Cheap LED and incandescent light bulb comparison

In a hope for cutting electical energy bill a little and for test purposes I've bought recently few cheap ($7 including taxes) LED lamps. They are direct replacement for 230V E27 and E14 light bulbs. They are produced (or distributed?) by TelForceOne, known in Poland for cellular phones batteries and other accessories and branded as forever light.

Declared parameters:

  • 24 LEDs SMD5050 (easiest to verify)
  • 370 lm light stream
  • 50000 hours lifetime
  • weight: 80g - they seem heavy (especially considering small size) and solid indeed, white collar is made of ceramic material, bulb is made of glass (or at least very similar material)
  • 120 degree light angle (solid angle units in description would be more proper but less comprehensible)
  • 5W power consumption
  • intended to replace 40W incandescent light bulb

Here is quick comparison of light generated by 60W incandescent bulb and LED lamp. Each set is made with same time/aperture/ISO set (but these settings are for comparison purpose only). Unfortunately I forgot to switch white balance to manual, so these photos could not help with comparing light spectrum.

60W  incandescent bulb:


Difference in light angle is clearly visible above.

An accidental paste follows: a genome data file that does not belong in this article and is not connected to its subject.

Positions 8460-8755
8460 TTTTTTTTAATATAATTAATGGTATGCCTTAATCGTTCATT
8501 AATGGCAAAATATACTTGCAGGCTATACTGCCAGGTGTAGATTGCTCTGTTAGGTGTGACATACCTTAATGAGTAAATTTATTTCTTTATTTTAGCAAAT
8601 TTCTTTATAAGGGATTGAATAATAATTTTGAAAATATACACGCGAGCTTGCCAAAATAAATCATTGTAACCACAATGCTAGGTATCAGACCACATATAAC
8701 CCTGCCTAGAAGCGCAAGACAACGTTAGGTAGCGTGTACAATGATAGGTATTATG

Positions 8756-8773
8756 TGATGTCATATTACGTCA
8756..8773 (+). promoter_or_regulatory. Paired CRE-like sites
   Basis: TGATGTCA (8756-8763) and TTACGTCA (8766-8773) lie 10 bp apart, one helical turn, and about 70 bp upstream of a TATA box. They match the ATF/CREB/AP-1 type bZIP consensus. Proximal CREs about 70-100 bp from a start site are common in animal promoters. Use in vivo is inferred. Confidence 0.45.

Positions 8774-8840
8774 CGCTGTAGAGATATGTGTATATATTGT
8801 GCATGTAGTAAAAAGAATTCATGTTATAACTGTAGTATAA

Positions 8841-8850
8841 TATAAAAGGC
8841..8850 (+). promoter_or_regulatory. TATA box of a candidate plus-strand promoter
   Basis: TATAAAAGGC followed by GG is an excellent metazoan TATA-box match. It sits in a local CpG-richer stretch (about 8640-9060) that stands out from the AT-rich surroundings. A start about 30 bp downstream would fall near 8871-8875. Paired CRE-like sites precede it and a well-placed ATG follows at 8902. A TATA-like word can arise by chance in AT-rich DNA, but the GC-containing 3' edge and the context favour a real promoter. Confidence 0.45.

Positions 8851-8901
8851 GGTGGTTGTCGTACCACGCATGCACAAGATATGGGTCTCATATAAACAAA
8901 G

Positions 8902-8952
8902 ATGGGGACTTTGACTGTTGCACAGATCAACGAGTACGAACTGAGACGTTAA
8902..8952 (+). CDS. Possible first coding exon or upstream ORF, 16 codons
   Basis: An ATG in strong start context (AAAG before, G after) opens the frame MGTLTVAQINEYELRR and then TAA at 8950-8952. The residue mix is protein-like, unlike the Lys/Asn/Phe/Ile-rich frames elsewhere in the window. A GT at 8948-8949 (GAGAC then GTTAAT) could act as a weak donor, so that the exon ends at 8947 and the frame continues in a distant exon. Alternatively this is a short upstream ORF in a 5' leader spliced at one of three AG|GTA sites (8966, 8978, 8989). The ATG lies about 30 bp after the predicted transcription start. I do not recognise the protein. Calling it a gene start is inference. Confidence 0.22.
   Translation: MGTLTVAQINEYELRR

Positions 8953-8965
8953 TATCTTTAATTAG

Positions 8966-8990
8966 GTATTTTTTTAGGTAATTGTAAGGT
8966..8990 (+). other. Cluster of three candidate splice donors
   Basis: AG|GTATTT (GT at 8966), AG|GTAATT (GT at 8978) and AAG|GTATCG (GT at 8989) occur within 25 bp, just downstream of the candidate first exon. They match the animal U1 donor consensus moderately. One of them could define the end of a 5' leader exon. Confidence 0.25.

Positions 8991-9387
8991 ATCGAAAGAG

40W incandescent light bulb (E14, matte) vs LED lamp:
40W incandescent:


In my personal perception I would rate these LED lamps slightly lower that as 40 W incandescent light bulb replacement. That may be effect of narrow angle though, single LED lamp with narrow angle could not illuminate room in a similar way that traditional bulb does, there is high contrast between front and back side of LED lamp and in general I think they are worth a try - I'm going to use them in combination with "normal" bulbs.
Of course they can not get hot, but they can reach moderate temperature - I would suppose that 1-2 W is dissipated as heat.
Direct photos of LEDs at work:

While taking last photos I was clearly seeing flickering on camera screen. Light flickering is not visible by naked eye, but I recorded it with oscilloscope using (oh irony) LED as a photosensor/photogenerator:

Flickering is clearly visible and it's frequency is 100 Hz. GND level is in the middle and this is DC coupling, so flickering variation is nearly 100% of maximum output. I assume that these lamps are not using any DC/DC converter (which may be a plus when considering expected lifetime), but LEDs are connected in series and driven directly by full bridge with some current limiter. Flickering may be another reason for using these lamps in combination with traditional incandescent bulbs. If you're interested - with same method no flickering is recorded when using incandescent bulb.

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